No more was said at the time, but as Jess was leaving the room, Sir Francis said, “My dear, I should like to speak with you. Would you be my guest at the Club?”
Although it had fallen far from its nineteenth-century peak of popularity, the College was still physically beautiful. It owned several stately homes on the margins of the campus, which were divided up into faculty apartments. Sir Francis had one of these houses all to himself, with a cook/housekeeper. Across the street stood the grandest house of all, housing the Faculty Club, where College functions were held. According to College tradition, students were not allowed into the inner sancta of the Club, but they could be served, if accompanied by a faculty member, in the outer dining room, which was sumptuously appointed and had once been a ballroom. Sir Francis led Jess to a table in this cavernous space, commenting that he much preferred the solitude and grandeur of the outer room. Their order for tea was taken by one of the pimply-faced youths who waited on tables in the Club.
“Now, my dear, tell me how you came to be so well acquainted with Telephus.”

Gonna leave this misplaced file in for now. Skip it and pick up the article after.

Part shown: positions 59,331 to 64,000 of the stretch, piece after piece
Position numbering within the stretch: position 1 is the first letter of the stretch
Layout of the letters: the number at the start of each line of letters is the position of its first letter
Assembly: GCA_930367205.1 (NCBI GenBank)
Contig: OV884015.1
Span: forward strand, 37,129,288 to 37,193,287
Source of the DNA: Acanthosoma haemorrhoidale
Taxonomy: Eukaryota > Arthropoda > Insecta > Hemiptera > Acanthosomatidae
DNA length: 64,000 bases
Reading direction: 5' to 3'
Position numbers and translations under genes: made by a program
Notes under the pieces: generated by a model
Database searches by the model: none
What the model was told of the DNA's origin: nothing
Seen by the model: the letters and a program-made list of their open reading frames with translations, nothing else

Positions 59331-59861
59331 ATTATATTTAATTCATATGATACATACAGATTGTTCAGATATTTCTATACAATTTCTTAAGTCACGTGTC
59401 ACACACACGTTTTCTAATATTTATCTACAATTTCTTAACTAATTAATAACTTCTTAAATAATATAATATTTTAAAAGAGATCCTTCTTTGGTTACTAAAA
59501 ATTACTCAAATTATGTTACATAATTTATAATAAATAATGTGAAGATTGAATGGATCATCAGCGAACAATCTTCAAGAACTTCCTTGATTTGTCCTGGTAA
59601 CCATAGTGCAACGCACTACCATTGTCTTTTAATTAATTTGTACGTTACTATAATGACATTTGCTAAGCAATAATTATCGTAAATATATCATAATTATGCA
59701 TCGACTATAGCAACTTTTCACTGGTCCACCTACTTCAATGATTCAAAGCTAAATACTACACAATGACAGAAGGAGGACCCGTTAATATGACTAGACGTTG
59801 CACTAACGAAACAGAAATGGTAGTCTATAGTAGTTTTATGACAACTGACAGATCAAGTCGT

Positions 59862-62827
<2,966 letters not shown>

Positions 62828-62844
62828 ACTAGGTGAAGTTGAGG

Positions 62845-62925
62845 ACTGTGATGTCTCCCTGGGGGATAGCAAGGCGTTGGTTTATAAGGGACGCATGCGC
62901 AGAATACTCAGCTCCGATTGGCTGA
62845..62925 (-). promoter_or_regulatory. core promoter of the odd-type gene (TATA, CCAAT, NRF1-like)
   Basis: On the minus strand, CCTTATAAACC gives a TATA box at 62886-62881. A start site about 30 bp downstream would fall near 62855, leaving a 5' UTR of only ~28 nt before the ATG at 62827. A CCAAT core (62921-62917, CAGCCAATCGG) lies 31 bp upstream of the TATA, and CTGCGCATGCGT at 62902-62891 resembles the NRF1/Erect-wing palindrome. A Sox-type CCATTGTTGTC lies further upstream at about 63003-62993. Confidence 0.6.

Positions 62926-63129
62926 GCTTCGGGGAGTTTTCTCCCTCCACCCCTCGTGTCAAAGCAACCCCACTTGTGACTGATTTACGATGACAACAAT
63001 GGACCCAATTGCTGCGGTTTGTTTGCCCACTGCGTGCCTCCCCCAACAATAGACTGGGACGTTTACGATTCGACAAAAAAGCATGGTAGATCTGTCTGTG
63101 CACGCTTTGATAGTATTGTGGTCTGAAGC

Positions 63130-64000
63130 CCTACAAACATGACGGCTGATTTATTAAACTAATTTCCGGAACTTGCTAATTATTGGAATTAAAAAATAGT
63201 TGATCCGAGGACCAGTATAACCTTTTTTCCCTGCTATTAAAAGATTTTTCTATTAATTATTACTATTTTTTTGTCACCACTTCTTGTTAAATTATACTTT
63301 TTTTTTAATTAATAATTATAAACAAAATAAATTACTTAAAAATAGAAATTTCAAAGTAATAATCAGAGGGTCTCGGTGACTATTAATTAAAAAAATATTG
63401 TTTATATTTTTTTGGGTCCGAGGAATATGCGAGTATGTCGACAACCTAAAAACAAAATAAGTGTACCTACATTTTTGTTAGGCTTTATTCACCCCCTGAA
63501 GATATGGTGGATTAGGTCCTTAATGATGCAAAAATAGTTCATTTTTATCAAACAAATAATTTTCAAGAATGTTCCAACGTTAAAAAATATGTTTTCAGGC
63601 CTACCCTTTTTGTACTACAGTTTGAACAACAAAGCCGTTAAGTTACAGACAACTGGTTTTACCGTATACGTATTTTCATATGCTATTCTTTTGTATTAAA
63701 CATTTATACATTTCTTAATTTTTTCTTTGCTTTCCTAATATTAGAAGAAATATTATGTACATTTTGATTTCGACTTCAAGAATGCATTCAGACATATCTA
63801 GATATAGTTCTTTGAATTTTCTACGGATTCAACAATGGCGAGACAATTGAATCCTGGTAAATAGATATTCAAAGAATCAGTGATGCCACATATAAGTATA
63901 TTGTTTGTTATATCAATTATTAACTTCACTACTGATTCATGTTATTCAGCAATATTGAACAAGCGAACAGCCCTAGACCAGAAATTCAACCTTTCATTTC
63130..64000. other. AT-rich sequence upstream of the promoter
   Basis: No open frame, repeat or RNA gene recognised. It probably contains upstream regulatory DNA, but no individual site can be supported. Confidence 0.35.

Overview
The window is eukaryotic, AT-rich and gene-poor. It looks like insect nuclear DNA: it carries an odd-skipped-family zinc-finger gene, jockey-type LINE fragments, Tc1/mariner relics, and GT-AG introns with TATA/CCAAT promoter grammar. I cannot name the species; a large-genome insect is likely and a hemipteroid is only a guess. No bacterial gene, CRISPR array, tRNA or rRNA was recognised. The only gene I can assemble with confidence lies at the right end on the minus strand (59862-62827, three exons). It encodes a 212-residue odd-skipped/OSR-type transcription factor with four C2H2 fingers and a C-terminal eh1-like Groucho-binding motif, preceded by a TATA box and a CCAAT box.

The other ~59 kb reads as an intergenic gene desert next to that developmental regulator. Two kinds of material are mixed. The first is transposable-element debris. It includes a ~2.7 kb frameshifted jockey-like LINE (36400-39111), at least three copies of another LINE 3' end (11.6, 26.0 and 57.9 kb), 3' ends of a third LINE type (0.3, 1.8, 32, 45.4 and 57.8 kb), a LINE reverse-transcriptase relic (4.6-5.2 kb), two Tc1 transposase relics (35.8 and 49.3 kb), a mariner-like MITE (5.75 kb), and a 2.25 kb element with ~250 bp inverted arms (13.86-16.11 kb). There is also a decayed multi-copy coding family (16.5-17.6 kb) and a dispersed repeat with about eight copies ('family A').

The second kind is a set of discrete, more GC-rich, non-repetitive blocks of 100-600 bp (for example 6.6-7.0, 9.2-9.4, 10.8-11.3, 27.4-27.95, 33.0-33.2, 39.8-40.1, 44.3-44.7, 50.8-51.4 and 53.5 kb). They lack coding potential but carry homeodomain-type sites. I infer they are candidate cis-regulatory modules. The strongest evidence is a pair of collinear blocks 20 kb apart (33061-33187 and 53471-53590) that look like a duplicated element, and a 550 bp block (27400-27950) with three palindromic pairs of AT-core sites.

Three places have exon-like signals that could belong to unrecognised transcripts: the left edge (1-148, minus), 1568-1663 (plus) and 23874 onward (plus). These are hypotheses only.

And before she knew it, Jess had told him her story, what little there was of it. She was from a modest background, parents in the Midwest, a bookworm—she had won a full scholarship to the College and so had perforce gone there in preference to the more prestigious schools which had accepted her, but had not offered financial aid. He listened to all this without comment, except to ask more questions. Jess wanted to ask about his movies, but she was afraid it might be rude—after all, he seemed to have buried himself here for a reason. What if he didn’t want to talk about the past? Finally she did muster a question or two, but he only smiled slightly, gave a vague reply, and changed the subject back to her.
After that, they had tea at least once a week and talked about poetry, or Sir Francis interrogated her with more questions. They took walks about the campus, he usually wearing his overcoat, scarf, and —always when outdoors— a hat. He developed a need for a “research assistant” and requested that Miss Little be delegated this task, which involved fetching books from the library and delivering them to his house. When she arrived there, they would continue their conversation as though it had not been interrupted.
At the library, which included the administrative offices, she was sitting hidden in a carrel when she heard her name mentioned by one of the deans. “Jessamyn Little? Yes, I think Sir Francis has chosen his latest pet. He does this every year. Harmless of course… at his age what could happen?” The two women laughed as they walked away.
Copyright 2014 by Linnet Moss.
Next week, the conclusion.